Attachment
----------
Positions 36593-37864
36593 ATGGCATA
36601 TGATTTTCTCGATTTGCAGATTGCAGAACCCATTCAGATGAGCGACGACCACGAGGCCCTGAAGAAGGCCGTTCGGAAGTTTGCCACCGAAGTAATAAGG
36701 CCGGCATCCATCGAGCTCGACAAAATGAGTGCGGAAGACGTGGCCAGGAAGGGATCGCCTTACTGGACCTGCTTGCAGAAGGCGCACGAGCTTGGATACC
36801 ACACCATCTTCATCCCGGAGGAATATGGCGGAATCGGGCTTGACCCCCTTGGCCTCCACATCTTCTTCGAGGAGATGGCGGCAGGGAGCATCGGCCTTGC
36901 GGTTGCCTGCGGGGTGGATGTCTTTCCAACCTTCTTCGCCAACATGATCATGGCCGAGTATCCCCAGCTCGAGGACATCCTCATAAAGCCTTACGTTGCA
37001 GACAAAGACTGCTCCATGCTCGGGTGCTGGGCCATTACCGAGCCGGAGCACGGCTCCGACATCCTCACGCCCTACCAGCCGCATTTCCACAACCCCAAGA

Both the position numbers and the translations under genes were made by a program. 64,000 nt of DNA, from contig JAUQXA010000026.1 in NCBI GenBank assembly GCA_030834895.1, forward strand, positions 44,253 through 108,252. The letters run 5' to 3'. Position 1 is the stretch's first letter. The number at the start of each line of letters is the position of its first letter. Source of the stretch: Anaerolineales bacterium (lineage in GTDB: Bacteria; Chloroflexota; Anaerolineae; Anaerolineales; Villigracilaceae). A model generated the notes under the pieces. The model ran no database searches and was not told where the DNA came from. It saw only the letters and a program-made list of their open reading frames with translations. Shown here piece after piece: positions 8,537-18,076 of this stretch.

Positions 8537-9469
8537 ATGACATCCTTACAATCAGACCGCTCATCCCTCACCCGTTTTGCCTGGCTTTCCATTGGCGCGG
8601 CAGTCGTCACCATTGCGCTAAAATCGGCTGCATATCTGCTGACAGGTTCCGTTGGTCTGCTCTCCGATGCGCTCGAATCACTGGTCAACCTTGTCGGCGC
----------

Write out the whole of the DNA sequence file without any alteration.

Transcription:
Positions 36593-37864
36593 ATGGCATA
36601 TGATTTTCTCGATTTGCAGATTGCAGAACCCATTCAGATGAGCGACGACCACGAGGCCCTGAAGAAGGCCGTTCGGAAGTTTGCCACCGAAGTAATAAGG
36701 CCGGCATCCATCGAGCTCGACAAAATGAGTGCGGAAGACGTGGCCAGGAAGGGATCGCCTTACTGGACCTGCTTGCAGAAGGCGCACGAGCTTGGATACC
36801 ACACCATCTTCATCCCGGAGGAATATGGCGGAATCGGGCTTGACCCCCTTGGCCTCCACATCTTCTTCGAGGAGATGGCGGCAGGGAGCATCGGCCTTGC
36901 GGTTGCCTGCGGGGTGGATGTCTTTCCAACCTTCTTCGCCAACATGATCATGGCCGAGTATCCCCAGCTCGAGGACATCCTCATAAAGCCTTACGTTGCA
37001 GACAAAGACTGCTCCATGCTCGGGTGCTGGGCCATTACCGAGCCGGAGCACGGCTCCGACATCCTCACGCCCTACCAGCCGCATTTCCACAACCCCAAGA

Both the position numbers and the translations under genes were made by a program. 64,000 nt of DNA, from contig JAUQXA010000026.1 in NCBI GenBank assembly GCA_030834895.1, forward strand, positions 44,253 through 108,252. The letters run 5' to 3'. Position 1 is the stretch's first letter. The number at the start of each line of letters is the position of its first letter. Source of the stretch: Anaerolineales bacterium (lineage in GTDB: Bacteria; Chloroflexota; Anaerolineae; Anaerolineales; Villigracilaceae). A model generated the notes under the pieces. The model ran no database searches and was not told where the DNA came from. It saw only the letters and a program-made list of their open reading frames with translations. Shown here piece after piece: positions 8,537-18,076 of this stretch.

Positions 8537-9469
8537 ATGACATCCTTACAATCAGACCGCTCATCCCTCACCCGTTTTGCCTGGCTTTCCATTGGCGCGG
8601 CAGTCGTCACCATTGCGCTAAAATCGGCTGCATATCTGCTGACAGGTTCCGTTGGTCTGCTCTCCGATGCGCTCGAATCACTGGTCAACCTTGTCGGCGC